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Minority Report

Nov 04, 20084 mins
Identity Management SolutionsPhysical SecurityPrivacy

World View columnist Paul Raines is concerned about the possible implications of combining networked surveillance and behavioral observation

In 1956 Philip K. Dick published a short story called Minority Report which was subsequently made into a moderately successful film starring Tom Cruise. If you saw the film or read the story you may remember that the plot revolves around a system designed to predict crimes and then arresting people in advance for crimes which they hadn’t yet committed. Chilling thought, that.

Perhaps even more disconcerting is that with the latest generation of security surveillance technology, reality is now hovering dangerously close to fiction. According to a recent article in the weekly news magazine, The Economist, surveillance technology has now advanced to the point where cameras can monitor a person’s behaviour (e.g. their gait, posture and how long they’ve been at a certain location) and using computer models correlate that behaviour with likely subsequent action (e.g. the detonation of a explosive device). Not only that, but some intelligent systems have even gotten to the point of predicting behaviour based on a person’s micro-expressions (e.g. the lifting of the eyebrows or a downward gaze) or the sensing of their body metrics (e.g. heart rate, perspiration, breathing rates, etc).

Taking this a step further, one can imagine that if such intelligent surveillance systems were networked, it would be possible to monitor a person’s behaviour and tendency to commit a crime throughout the day. According to the British newspaper, The Evening Standard, there are 10,524 crime fighting CCTV cameras in 32 London boroughs. The 7/7 London subway bombings in 2005 were famous (or infamous depending on one’s point of view) for being able to demonstrate how the movements of the culprits of the crime could be traced during the day of the bombings by using a combination of public and private CCTVs to capture their movements. Using current technology their actions were merely recorded; however, with the use of intelligent surveillance technology, the terrorist acts could have been predicted, the suspects apprehended and lives potentially saved.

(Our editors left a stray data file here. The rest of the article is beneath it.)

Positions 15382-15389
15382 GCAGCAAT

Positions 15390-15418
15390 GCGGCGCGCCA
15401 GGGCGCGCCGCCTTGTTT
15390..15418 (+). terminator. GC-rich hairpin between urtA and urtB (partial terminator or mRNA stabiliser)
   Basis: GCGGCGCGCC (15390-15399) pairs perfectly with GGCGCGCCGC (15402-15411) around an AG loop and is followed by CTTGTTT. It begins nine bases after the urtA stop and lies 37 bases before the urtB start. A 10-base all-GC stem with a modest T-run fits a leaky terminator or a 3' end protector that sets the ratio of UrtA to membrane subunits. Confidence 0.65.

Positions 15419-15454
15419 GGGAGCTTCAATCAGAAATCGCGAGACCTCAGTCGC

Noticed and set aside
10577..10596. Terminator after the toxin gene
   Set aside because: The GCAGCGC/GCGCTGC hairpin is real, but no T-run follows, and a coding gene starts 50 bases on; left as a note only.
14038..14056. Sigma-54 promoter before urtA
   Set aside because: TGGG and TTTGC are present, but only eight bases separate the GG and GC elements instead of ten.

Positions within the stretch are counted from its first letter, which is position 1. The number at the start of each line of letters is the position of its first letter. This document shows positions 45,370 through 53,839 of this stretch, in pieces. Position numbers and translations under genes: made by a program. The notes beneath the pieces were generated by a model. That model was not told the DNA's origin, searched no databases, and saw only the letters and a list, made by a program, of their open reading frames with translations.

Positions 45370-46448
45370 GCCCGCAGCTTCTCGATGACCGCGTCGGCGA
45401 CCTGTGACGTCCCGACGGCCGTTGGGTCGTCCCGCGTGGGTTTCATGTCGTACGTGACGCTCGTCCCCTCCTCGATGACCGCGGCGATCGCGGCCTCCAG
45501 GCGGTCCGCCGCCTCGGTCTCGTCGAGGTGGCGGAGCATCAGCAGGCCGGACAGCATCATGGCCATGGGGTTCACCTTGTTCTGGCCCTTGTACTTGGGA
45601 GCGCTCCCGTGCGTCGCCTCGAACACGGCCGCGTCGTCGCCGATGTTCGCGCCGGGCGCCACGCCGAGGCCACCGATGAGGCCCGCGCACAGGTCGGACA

The problem with such technology is that inferring actions based on observed behaviour is often in the cultural eye of the beholder. Travelling throughout Europe I find that the personal “comfort zone” of cultures in Southern Europe are much closer to the body than in Northern Europe. Thus, if a Southern European were queuing up in Oslo, using this technology he might be pulled aside for questioning as a potential pickpocket simply because he was standing too close to the person next in the queue. In most cultures, a curling lip and gyrating hips might to some signify an angry person getting ready to give you a good belt on the noggin. However, having grown up close to Memphis, Tennessee, I would recognize that the person was merely warming up for what could be a really fantastic Elvis impersonation. One person’s heart-stopping threat is another’s Heartbreak Hotel.

But seriously, since facial expressions, posture and body movements are often the product of a person’s cultural background, intelligent surveillance technology has the potential of degenerating into the next generation of racial and cultural profiling. If you don’t come from a white Anglo-Saxon background then you might face a lifetime of being pulled aside for questioning by security personnel. It’s possible that the technology might eventually be refined to ascertain a person’s cultural background based on appearance and then match it with the appropriate behavioural profile for that culture. Given the increasing number of inter-cultural marriages and people with multiple ethic backgrounds I doubt this could ever be done effectively.

What scares me more, though, is the potential of this technology for behavioural modification. Once the word gets out as to what body and facial movements are considered suspect, would everyone then start conforming to a single standard of what is considered acceptable’ human behaviour? We have already started down that path now. If you don’t believe me, just try taking a one way flight without luggage and pay for the ticket in cash. I’m willing to wager that that series of actions will win you long and friendly conversation with an airport security professional.

Thus, intelligent surveillance technology could very well lead to the elimination of eccentricity and distinct cultural behaviours—indeed the very quirkiness that makes us special as human beings. When we reach that point, the fictional scenario to worry about isn’t so much Minority Report but rather the much more sinister 1984 by George Orwell.


Paul Raines is the Chief Information Security Officer for the United Nations Development Programme. In that capacity he is responsible for the information security and disaster recovery planning for the Organisation’s 177 locations around the world. Previously, he worked for the Organisation for the Prohibition of Chemical Weapons (OPCW) and, like all current and former members of the organization, shared in the 2013 Nobel Peace Prize. Prior to working for the United Nations he was the Chief Information Security Officer for Bloomberg LP and the Federal Reserve Bank of New York. He is a graduate of the United States Air Force Academy and Harvard’s Kennedy School of Government. For relaxation he enjoys opera, Shakespeare, French wine and sometimes just sitting in a cafe with an espresso and croissant reading a good book on Roman history.

The opinions expressed in this blog are those of Paul Raines and do not necessarily represent those of IDG Communications, Inc., its parent, subsidiary or affiliated companies.

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